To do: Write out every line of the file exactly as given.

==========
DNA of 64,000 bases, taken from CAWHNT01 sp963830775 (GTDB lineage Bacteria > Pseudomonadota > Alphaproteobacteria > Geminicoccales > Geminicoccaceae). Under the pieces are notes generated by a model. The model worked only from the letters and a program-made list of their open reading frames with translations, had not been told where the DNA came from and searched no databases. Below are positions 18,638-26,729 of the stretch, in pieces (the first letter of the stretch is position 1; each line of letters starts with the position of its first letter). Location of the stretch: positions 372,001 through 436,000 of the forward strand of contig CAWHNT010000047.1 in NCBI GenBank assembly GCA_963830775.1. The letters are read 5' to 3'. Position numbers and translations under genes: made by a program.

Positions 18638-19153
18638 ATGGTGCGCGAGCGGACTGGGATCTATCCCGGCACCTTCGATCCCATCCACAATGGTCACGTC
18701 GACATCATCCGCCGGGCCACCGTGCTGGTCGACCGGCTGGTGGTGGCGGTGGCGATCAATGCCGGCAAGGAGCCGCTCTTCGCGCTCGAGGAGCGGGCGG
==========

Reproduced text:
DNA of 64,000 bases, taken from CAWHNT01 sp963830775 (GTDB lineage Bacteria > Pseudomonadota > Alphaproteobacteria > Geminicoccales > Geminicoccaceae). Under the pieces are notes generated by a model. The model worked only from the letters and a program-made list of their open reading frames with translations, had not been told where the DNA came from and searched no databases. Below are positions 18,638-26,729 of the stretch, in pieces (the first letter of the stretch is position 1; each line of letters starts with the position of its first letter). Location of the stretch: positions 372,001 through 436,000 of the forward strand of contig CAWHNT010000047.1 in NCBI GenBank assembly GCA_963830775.1. The letters are read 5' to 3'. Position numbers and translations under genes: made by a program.

Positions 18638-19153
18638 ATGGTGCGCGAGCGGACTGGGATCTATCCCGGCACCTTCGATCCCATCCACAATGGTCACGTC
18701 GACATCATCCGCCGGGCCACCGTGCTGGTCGACCGGCTGGTGGTGGCGGTGGCGATCAATGCCGGCAAGGAGCCGCTCTTCGCGCTCGAGGAGCGGGCGG